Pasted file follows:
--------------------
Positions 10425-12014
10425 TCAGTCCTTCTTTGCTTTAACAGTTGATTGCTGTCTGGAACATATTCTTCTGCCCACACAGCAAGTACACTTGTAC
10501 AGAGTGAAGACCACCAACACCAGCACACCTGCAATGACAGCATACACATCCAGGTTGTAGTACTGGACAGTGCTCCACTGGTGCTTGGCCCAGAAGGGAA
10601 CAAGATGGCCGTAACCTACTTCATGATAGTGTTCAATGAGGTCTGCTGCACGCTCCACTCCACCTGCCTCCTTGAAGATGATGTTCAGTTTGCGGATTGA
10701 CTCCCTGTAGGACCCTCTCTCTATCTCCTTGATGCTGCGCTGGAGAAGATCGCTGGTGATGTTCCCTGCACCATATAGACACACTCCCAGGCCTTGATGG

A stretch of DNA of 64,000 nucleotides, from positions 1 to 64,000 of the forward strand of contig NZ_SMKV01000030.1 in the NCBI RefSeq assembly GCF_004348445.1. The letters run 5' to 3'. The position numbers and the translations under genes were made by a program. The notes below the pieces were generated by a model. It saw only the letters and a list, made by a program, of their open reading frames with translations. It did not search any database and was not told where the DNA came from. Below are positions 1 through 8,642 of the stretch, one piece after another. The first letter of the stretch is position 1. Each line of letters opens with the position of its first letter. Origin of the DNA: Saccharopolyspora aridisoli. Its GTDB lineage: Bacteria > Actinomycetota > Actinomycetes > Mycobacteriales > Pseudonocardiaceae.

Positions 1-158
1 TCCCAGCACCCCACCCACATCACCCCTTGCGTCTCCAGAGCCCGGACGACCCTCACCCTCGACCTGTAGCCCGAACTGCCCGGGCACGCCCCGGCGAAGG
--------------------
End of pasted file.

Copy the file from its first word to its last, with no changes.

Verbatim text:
Positions 10425-12014
10425 TCAGTCCTTCTTTGCTTTAACAGTTGATTGCTGTCTGGAACATATTCTTCTGCCCACACAGCAAGTACACTTGTAC
10501 AGAGTGAAGACCACCAACACCAGCACACCTGCAATGACAGCATACACATCCAGGTTGTAGTACTGGACAGTGCTCCACTGGTGCTTGGCCCAGAAGGGAA
10601 CAAGATGGCCGTAACCTACTTCATGATAGTGTTCAATGAGGTCTGCTGCACGCTCCACTCCACCTGCCTCCTTGAAGATGATGTTCAGTTTGCGGATTGA
10701 CTCCCTGTAGGACCCTCTCTCTATCTCCTTGATGCTGCGCTGGAGAAGATCGCTGGTGATGTTCCCTGCACCATATAGACACACTCCCAGGCCTTGATGG

A stretch of DNA of 64,000 nucleotides, from positions 1 to 64,000 of the forward strand of contig NZ_SMKV01000030.1 in the NCBI RefSeq assembly GCF_004348445.1. The letters run 5' to 3'. The position numbers and the translations under genes were made by a program. The notes below the pieces were generated by a model. It saw only the letters and a list, made by a program, of their open reading frames with translations. It did not search any database and was not told where the DNA came from. Below are positions 1 through 8,642 of the stretch, one piece after another. The first letter of the stretch is position 1. Each line of letters opens with the position of its first letter. Origin of the DNA: Saccharopolyspora aridisoli. Its GTDB lineage: Bacteria > Actinomycetota > Actinomycetes > Mycobacteriales > Pseudonocardiaceae.

Positions 1-158
1 TCCCAGCACCCCACCCACATCACCCCTTGCGTCTCCAGAGCCCGGACGACCCTCACCCTCGACCTGTAGCCCGAACTGCCCGGGCACGCCCCGGCGAAGG